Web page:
Nault Connors JD, Prittie JA, Musey PI. Why an algorithmic ‘rule out MI’ order set is necessary but not sufficient care for chest pain in the emergency department setting. J Patient Experience. 2019. (epub ahead of print). https://doi.org/10.1177%2F2374373519881279.
Collier JJ. Photography in anthropology: A report on two experiments. Am Anthropol. 1957;59:843–59.
Freire P. Education for critical consciousness. New York: Continuum; 1974.
Harper D. Talking about pictures: a case for photo elicitation. Vis Stud. 2002;17(1):13–26.
Wang C, Burris MA. Empowerment through photo novella: portraits of participation. Health Educ Q. 1994;21(2):171–86.
Wang C, Burris MA. Photovoice: concept, methodology, and use for participatory needs assessment. Health Educ Behav. 1997;24(3):369–87.
Wang C, Burris MA, Ping XY. Chinese village women as visual anthropologists: a participatory approach to reaching policymakers. Soc Sci Med. 1996;42(10):1391–400.
Wang CC. Photovoice: a participatory action research strategy applied to Women’s health. J Women's Health. 1999;8(2):185.
Wang C, Cash J, Powers L. Who knows the streets as well as the homeless? Promoting personal and community action through photovoice. Health Promot Pract. 2000;1(1):81–9.
Lorenz LS. Visual metaphors of living with brain injury: exploring and communicating lived experience with an invisible injury. Vis Stud. 2010;25(3):210–23.
Evans-Agnew R. Asthma management disparities: a Photovoice investigation with African American youth. The Journal of school nursing : the official publication of the National Association of School Nurses. 2016;32(2):99–111.
Fournier B, Bridge A, Kennedy AP, Alibhai A, Konde-Lule J. Hear our voices: a Photovoice project with children who are orphaned and living with HIV in a Ugandan group home. Child Youth Serv Rev. 2014;45:55–63.
Cabassa LJ, Parcesepe A, Nicasio A, Baxter E, Tsemberis S, Lewis-Fernandez R. Health and wellness photovoice project: engaging consumers with serious mental illness in health care interventions. Qual Health Res. 2013;23(5):618–30.
Newman SD. Evidence-based advocacy: using Photovoice to identify barriers and facilitators to community participation after spinal cord injury. Rehabilitation nursing: the official journal of the Association of Rehabilitation Nurses. 2010;35(2):47–59.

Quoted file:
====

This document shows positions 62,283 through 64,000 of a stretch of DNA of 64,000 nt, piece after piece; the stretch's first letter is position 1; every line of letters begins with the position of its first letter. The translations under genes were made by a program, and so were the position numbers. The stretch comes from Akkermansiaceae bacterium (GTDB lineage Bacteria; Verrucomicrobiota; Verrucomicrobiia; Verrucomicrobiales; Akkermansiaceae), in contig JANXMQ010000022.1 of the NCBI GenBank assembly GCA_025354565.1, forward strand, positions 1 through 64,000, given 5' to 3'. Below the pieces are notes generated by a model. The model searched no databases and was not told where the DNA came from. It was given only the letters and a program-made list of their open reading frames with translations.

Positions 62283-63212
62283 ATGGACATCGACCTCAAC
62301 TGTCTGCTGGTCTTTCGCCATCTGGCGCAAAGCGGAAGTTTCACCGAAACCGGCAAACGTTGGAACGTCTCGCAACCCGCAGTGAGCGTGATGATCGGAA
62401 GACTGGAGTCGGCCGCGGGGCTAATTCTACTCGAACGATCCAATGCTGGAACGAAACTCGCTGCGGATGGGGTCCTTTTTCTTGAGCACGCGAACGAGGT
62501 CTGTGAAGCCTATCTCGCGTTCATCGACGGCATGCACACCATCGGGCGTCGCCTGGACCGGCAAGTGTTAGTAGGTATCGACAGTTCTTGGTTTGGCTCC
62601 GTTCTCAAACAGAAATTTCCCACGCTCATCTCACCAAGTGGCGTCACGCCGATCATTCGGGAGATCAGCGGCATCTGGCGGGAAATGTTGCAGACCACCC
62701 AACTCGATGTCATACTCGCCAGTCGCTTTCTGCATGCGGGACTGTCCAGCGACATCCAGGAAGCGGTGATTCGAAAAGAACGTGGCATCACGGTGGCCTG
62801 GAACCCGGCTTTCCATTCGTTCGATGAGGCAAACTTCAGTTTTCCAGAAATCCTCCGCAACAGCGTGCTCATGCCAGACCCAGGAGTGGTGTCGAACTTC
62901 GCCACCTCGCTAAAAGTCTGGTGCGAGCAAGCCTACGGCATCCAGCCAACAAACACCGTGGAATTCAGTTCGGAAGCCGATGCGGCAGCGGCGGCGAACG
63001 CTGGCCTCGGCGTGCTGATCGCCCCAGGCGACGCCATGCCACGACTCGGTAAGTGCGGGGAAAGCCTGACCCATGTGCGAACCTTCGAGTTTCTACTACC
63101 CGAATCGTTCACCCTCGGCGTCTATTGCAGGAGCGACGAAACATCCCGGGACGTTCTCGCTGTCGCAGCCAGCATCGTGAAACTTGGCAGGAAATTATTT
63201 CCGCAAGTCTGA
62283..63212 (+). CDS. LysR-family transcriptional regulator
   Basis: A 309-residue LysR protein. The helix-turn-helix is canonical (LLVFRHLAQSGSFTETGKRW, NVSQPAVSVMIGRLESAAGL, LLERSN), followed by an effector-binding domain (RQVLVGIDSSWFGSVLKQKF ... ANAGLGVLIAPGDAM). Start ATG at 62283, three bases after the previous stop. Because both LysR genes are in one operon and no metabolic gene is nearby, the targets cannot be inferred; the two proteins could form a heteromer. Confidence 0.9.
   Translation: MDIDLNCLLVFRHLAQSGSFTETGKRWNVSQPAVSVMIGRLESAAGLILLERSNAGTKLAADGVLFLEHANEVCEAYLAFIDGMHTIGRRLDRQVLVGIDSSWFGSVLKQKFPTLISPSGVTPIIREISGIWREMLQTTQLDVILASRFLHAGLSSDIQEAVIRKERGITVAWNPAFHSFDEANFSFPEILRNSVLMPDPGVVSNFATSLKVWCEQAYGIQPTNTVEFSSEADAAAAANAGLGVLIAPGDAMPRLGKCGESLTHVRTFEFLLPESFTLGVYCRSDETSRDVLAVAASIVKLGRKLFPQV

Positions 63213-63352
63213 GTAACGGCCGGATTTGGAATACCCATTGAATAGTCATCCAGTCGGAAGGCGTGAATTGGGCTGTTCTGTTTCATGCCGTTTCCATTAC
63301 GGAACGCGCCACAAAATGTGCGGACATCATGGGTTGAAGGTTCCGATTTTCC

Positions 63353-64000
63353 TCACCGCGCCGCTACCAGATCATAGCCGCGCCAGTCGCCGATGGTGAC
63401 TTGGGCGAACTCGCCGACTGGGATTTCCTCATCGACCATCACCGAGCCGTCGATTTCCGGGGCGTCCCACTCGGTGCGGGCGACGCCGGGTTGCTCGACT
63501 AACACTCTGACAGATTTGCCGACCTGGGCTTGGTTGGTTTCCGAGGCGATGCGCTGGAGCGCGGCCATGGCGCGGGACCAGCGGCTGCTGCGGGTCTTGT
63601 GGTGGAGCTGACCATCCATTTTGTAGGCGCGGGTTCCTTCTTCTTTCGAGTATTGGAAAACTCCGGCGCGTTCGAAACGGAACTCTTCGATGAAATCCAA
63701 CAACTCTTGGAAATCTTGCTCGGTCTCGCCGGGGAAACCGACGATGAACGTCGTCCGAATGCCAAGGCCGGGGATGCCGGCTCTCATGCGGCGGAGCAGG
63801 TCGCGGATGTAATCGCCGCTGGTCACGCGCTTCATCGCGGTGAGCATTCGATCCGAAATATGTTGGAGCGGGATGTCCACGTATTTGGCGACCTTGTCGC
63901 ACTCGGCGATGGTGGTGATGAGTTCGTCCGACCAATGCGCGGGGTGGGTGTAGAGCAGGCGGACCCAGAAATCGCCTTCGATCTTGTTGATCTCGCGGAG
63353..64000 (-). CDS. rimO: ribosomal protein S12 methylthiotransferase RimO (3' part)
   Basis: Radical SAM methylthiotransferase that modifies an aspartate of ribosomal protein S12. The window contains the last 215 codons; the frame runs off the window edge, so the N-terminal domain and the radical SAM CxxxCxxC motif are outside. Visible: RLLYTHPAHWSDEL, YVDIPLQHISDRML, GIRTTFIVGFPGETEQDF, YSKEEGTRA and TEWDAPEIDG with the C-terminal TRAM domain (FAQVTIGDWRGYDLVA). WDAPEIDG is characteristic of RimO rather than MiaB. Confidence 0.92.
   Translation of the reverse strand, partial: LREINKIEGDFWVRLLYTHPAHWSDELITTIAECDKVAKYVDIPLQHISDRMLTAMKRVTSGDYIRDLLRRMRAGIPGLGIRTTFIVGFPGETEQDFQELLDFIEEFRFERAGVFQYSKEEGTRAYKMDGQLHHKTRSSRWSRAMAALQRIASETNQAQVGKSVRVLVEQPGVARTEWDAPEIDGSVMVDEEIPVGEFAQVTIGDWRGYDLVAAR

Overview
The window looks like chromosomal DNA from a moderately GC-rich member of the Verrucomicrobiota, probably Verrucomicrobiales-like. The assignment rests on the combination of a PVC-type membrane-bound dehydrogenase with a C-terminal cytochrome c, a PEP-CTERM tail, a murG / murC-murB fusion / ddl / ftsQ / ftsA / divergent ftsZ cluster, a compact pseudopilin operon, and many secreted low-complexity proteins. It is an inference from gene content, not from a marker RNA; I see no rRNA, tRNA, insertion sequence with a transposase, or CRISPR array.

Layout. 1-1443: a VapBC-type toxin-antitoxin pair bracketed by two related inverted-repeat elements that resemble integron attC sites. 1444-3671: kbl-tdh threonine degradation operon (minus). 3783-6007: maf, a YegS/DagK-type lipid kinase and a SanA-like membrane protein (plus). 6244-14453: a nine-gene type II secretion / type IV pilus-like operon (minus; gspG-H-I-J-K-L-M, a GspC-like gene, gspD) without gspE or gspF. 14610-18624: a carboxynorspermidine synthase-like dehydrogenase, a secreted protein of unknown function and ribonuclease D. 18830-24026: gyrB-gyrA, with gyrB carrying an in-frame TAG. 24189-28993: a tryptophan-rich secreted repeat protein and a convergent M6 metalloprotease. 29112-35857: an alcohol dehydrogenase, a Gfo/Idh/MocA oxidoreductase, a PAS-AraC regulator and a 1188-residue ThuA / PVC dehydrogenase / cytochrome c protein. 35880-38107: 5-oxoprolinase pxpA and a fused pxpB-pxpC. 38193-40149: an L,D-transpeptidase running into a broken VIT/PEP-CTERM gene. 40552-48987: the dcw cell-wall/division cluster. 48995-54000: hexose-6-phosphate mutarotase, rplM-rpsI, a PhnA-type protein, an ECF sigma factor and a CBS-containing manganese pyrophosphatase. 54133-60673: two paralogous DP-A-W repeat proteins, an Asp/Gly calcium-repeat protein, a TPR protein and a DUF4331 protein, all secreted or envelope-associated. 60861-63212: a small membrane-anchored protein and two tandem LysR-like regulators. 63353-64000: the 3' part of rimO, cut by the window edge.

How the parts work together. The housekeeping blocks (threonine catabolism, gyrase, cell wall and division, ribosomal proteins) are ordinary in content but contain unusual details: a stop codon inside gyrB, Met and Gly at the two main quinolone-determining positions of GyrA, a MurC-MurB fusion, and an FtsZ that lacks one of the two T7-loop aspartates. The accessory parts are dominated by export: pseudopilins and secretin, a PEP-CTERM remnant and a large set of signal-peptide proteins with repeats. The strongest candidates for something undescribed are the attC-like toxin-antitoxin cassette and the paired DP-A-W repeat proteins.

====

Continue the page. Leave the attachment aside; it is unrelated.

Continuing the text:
Miller Heery GH. Use of Photovoice in addiction. Nurs Clin. 2013;48(3):445–58.
Moya EM, Biswas A, Chávez Baray SM, Martínez O, Lomeli B. Assessment of stigma associated with tuberculosis in Mexico. Public health action. 2014;4(4):226–32.
Lorenz LS, Chilingerian JA. Using visual and narrative methods to achieve fair process in clinical care. J Vis Exp. 2011;48:e2342.
Kolb B, Lorenz LS. Let’s see” Participatory visual methods in practice. In: Fogel C, I. QE, Quinlan A, editors. Imaginative inquiry: Innovative approaches to interdisciplinary research. Palo Alto: Academica Press; 2014. p. 79–92.
Beard C, Björgvinsson T. Beyond generalized anxiety disorder: psychometric properties of the GAD-7 in a heterogeneous psychiatric sample. J Anxiety Disord. 2014;28:547–52.
Center for Psychiatric Research (CRP). Looking Beyond the Label: Photovoice posters to raise awareness around prejudice and discrimination in mental health. Boston University, 2011. URL: https://cpr.bu.edu/store/multimedia/photovoice-posters/
Williams, G. The genesis of chronic illness: Narrative re-construction. Sociology of Health & Illness, 1984;6:175–200. ISSN: 0141–9889 (Print).
Catalani C, Minkler M. Photovoice: a review of the literature in health and public health. Health Educ Behav. 2010;37(3):424–51. https://doi.org/10.1177/1090198109342084.
Sanon, M. A., Evans-Agnew, R. A., & Boutain, D. M. (2014). An exploration of social justice intent in photovoice research studies from 2008 to 2013. Nurs Inq, 2014;21(3):212–226. doi:https://doi.org/10.1111/nin.12064.
Lorenz LS, Kolb B. Involving the public through participatory visual research methods. Health Expect. 2009;12(3):262–74.
We would like to acknowledge the efforts and contributions of each patient partner contributing to the Photovoice project. We would also like to acknowledge members of the core investigator team involved in the overall Pipeline-to-Proposal project including Paul Musey, MD, P2P Project Co-Lead; Jenifer Vohs, PhD, HSSP; Patrick Monahan, PhD; Yelena Chernyak, PhD, CBSM, HSSP; Emily Holmes, MD, MPH; and Kurt Kroenke, MD.
This Photovoice project was funded through a Patient-Centered Outcomes Research Institute (PCORI) Pipeline-to-Proposal Award (7710509-A), administered on behalf of PCORI by Trailhead Institute. The views presented in this Photovoice project are solely the responsibility of the authors and do not necessarily represent the views of the Patient-Centered Outcomes Research Institute (PCORI), its Board of Governors or Methodology Committee or other participants in PCORnet.
Ethics approval and consent to participate
Activities under the Pipeline to Proposal engagement award were reviewed by an Institutional Review Board and deemed non-human subjects research.
Consent for publication
Consent for publication was obtained from each patient to share their individual contributions (i.e., photos, captions, taglines) to the Photovoice project.
The authors declare that they have no competing interests.
Springer Nature remains neutral with regard to jurisdictional claims in published maps and institutional affiliations.
About this article
Cite this article
Nault Connors, J.D., Conley, M.J. & Lorenz, L.S. Use of Photovoice to engage stakeholders in planning for patient-centered outcomes research. Res Involv Engagem 5, 39 (2019) doi:10.1186/s40900-019-0166-y
- Patient-centered outcomes research